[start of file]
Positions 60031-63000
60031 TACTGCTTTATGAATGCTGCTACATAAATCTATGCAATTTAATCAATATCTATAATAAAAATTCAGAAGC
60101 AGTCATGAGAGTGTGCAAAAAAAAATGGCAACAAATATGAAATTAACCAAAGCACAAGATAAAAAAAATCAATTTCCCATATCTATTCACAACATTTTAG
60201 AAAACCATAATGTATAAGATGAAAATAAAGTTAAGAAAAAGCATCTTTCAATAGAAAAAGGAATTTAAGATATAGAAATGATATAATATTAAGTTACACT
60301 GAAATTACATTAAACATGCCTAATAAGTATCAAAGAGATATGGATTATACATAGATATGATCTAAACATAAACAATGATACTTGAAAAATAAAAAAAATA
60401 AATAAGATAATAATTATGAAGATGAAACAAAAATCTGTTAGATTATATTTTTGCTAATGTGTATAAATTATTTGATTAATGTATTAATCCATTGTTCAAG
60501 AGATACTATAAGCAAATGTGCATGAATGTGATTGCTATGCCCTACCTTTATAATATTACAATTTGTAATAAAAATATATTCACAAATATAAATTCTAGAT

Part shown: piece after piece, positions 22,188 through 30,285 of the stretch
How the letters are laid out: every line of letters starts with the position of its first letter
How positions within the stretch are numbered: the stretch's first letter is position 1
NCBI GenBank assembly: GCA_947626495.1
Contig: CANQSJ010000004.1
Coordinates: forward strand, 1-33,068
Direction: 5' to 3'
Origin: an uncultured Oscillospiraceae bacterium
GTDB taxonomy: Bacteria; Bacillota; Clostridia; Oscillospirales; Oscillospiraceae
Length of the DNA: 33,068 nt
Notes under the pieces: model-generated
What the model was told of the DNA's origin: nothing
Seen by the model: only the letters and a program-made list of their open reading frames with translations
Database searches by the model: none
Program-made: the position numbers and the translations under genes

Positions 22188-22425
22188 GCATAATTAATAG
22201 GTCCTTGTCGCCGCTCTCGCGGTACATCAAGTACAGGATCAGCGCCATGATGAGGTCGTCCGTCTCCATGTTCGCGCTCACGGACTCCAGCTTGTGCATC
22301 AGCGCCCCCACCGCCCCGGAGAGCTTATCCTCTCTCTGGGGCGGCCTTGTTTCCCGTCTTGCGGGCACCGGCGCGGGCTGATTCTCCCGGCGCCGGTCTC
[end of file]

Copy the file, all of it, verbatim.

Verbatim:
Positions 60031-63000
60031 TACTGCTTTATGAATGCTGCTACATAAATCTATGCAATTTAATCAATATCTATAATAAAAATTCAGAAGC
60101 AGTCATGAGAGTGTGCAAAAAAAAATGGCAACAAATATGAAATTAACCAAAGCACAAGATAAAAAAAATCAATTTCCCATATCTATTCACAACATTTTAG
60201 AAAACCATAATGTATAAGATGAAAATAAAGTTAAGAAAAAGCATCTTTCAATAGAAAAAGGAATTTAAGATATAGAAATGATATAATATTAAGTTACACT
60301 GAAATTACATTAAACATGCCTAATAAGTATCAAAGAGATATGGATTATACATAGATATGATCTAAACATAAACAATGATACTTGAAAAATAAAAAAAATA
60401 AATAAGATAATAATTATGAAGATGAAACAAAAATCTGTTAGATTATATTTTTGCTAATGTGTATAAATTATTTGATTAATGTATTAATCCATTGTTCAAG
60501 AGATACTATAAGCAAATGTGCATGAATGTGATTGCTATGCCCTACCTTTATAATATTACAATTTGTAATAAAAATATATTCACAAATATAAATTCTAGAT

Part shown: piece after piece, positions 22,188 through 30,285 of the stretch
How the letters are laid out: every line of letters starts with the position of its first letter
How positions within the stretch are numbered: the stretch's first letter is position 1
NCBI GenBank assembly: GCA_947626495.1
Contig: CANQSJ010000004.1
Coordinates: forward strand, 1-33,068
Direction: 5' to 3'
Origin: an uncultured Oscillospiraceae bacterium
GTDB taxonomy: Bacteria; Bacillota; Clostridia; Oscillospirales; Oscillospiraceae
Length of the DNA: 33,068 nt
Notes under the pieces: model-generated
What the model was told of the DNA's origin: nothing
Seen by the model: only the letters and a program-made list of their open reading frames with translations
Database searches by the model: none
Program-made: the position numbers and the translations under genes

Positions 22188-22425
22188 GCATAATTAATAG
22201 GTCCTTGTCGCCGCTCTCGCGGTACATCAAGTACAGGATCAGCGCCATGATGAGGTCGTCCGTCTCCATGTTCGCGCTCACGGACTCCAGCTTGTGCATC
22301 AGCGCCCCCACCGCCCCGGAGAGCTTATCCTCTCTCTGGGGCGGCCTTGTTTCCCGTCTTGCGGGCACCGGCGCGGGCTGATTCTCCCGGCGCCGGTCTC